Doha: With students’ exam period approaching, the Primary Health Care Corporation (PHCC) advises school students to follow a healthy diet.
Asma Ouagueni, Dietician at PHCC’s Leabaib Health Centre, said, “Healthy diet during exam period is an essential component that contributes to academic achievement, as nutrition impacts stimulation and inhabitation of concentration and memorisation related areas in the brain.”
Ouagueni stated that students should not skip their breakfast meal, especially during exam period, as it is essential to replenish the body with energy needed to move, concentrate, and study, and it helps stabilise their blood sugar levels. She advised students to eat complex carbohydrates found in whole grain bread or oats, in addition to protein found in milk or eggs, and fibre found in fresh vegetables, such as cucumbers, tomatoes, to name a few, and fats found in olives, nuts, avocados, and some liquid oils. This is how we end up with a satisfying breakfast that feeds both your tummy and mind.
The dietician noted that the breakfast alone is insufficient, explaining that “we also need balanced lunch and dinner meals that are not large or high in fats, as students would feel overwhelmed, which leads to a feeling of laziness and lethargy, resulting in a low academic performance.”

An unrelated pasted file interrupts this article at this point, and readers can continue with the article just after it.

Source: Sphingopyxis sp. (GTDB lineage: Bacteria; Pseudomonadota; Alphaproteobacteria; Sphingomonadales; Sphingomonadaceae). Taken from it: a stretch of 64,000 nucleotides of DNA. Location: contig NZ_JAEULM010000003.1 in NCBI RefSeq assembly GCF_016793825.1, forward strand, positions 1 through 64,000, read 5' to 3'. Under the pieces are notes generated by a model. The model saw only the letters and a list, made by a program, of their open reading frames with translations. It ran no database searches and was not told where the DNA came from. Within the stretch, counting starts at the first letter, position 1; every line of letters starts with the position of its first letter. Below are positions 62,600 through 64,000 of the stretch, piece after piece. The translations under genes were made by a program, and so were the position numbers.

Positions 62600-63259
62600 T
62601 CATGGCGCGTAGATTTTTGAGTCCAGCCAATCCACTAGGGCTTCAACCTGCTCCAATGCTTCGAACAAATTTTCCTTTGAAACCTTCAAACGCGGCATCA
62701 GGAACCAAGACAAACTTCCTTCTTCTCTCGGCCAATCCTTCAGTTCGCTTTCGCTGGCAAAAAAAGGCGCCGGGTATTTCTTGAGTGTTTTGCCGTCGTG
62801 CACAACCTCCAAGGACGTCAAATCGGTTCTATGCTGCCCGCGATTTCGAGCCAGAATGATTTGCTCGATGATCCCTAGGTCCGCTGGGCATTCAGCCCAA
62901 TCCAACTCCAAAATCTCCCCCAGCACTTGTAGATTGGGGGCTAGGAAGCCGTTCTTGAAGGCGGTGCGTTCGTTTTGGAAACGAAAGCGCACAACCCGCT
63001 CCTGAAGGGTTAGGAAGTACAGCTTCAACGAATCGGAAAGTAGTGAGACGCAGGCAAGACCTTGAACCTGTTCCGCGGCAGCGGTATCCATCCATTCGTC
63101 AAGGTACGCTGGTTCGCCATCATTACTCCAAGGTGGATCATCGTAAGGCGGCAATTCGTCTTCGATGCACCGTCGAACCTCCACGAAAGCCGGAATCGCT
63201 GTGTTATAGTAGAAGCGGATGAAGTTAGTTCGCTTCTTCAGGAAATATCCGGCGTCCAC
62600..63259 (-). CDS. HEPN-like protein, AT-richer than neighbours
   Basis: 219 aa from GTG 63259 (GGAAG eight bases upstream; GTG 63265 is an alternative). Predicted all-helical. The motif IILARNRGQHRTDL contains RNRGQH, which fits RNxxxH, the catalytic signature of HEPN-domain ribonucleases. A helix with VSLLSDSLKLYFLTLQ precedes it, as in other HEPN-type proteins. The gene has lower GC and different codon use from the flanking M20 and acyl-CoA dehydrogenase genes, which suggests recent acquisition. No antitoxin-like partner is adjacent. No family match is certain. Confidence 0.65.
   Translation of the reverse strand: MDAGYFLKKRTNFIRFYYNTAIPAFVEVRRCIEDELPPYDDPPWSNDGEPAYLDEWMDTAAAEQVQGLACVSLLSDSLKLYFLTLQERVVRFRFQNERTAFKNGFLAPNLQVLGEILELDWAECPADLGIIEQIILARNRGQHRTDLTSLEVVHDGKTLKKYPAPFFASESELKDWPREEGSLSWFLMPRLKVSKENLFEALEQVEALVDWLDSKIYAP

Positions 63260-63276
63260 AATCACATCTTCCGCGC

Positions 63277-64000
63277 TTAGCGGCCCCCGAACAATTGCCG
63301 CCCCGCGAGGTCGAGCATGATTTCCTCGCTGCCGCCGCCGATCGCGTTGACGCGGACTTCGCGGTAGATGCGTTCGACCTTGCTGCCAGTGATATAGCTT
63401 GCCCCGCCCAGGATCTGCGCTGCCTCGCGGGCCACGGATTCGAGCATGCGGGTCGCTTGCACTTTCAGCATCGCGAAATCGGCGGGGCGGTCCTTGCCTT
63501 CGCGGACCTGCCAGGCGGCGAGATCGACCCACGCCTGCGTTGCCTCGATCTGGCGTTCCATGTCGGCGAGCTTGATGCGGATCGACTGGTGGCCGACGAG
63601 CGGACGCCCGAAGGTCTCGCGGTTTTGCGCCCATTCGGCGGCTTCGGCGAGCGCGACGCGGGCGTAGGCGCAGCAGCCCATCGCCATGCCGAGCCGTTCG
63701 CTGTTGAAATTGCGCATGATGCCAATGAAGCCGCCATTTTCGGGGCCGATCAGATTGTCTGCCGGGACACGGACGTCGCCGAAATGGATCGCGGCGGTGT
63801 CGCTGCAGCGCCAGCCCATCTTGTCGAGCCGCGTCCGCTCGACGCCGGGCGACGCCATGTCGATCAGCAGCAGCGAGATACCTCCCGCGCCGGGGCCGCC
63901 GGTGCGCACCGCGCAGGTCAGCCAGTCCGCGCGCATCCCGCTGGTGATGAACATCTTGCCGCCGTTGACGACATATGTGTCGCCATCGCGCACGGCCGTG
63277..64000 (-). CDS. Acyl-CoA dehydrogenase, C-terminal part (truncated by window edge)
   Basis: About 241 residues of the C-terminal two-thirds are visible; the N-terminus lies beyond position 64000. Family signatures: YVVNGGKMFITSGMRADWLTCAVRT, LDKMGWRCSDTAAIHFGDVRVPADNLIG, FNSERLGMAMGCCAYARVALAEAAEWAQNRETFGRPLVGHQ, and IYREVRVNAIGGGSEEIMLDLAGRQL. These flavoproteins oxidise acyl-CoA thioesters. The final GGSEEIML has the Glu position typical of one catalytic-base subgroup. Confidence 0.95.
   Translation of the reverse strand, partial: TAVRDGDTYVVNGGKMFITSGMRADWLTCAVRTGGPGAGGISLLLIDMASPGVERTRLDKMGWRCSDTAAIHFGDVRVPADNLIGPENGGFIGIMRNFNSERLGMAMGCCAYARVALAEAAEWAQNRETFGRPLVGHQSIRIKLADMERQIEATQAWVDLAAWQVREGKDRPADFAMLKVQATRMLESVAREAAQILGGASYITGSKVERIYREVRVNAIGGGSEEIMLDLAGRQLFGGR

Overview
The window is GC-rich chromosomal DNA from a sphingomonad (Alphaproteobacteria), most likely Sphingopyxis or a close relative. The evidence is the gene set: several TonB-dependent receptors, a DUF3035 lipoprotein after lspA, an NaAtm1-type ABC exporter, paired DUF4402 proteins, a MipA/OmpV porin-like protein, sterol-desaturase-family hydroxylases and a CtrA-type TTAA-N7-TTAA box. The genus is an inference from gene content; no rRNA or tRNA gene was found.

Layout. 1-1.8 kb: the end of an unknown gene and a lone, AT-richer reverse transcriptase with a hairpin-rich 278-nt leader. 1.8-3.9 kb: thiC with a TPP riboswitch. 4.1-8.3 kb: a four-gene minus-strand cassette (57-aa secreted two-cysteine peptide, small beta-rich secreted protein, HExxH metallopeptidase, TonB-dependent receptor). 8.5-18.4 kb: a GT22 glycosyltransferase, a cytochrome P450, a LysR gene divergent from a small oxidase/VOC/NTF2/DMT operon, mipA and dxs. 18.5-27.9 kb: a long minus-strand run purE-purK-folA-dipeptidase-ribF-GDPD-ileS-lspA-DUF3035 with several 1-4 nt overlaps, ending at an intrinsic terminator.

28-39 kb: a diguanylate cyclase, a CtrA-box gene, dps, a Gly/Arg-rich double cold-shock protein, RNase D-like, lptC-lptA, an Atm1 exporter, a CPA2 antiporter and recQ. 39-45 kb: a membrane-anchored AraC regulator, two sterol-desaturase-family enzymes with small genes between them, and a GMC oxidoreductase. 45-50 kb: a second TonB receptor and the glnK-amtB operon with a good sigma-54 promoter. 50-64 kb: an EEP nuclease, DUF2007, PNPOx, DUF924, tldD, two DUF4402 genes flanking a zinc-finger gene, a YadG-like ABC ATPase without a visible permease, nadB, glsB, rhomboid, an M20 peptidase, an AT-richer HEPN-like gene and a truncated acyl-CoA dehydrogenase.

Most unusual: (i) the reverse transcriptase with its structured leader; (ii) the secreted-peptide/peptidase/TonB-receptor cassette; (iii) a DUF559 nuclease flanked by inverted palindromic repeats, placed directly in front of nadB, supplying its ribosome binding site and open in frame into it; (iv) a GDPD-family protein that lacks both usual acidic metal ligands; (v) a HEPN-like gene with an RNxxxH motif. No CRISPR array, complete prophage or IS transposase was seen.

The dinner should be prepared early, at least two hours before bedtime, to enable the body to digest food and avoid gastroesophageal reflux and other possible indigestion health problems arising from incomplete digestion of food.
Ouagueni recommended eating snacks – meals consumed between main meals, stating that students should choose snacks’ quality over quantity, as many students choose calorie-rich snacks without nutritional value, such as chips, sweets, soft drinks, chocolate, among others.
“Recent studies have shown that although these choices may provide sufficient calories for the body, they may cause low-grade inflammation known to happen with those with obesity and chronic diseases, such as diabetes, as they are rich in simple sugars, bad fats, preservatives.”
These choices also negatively affect the formation of gut bacteria, which leaves a negative impact on brain functions through the gut–brain axis, leading to inhibition of concentration and memorisation areas and impairment of cognitive function, Ouagueni added.
Exercising such as walking in leisure time and sleeping early for at least seven hours are also recommended to avoid headache and poor concentration.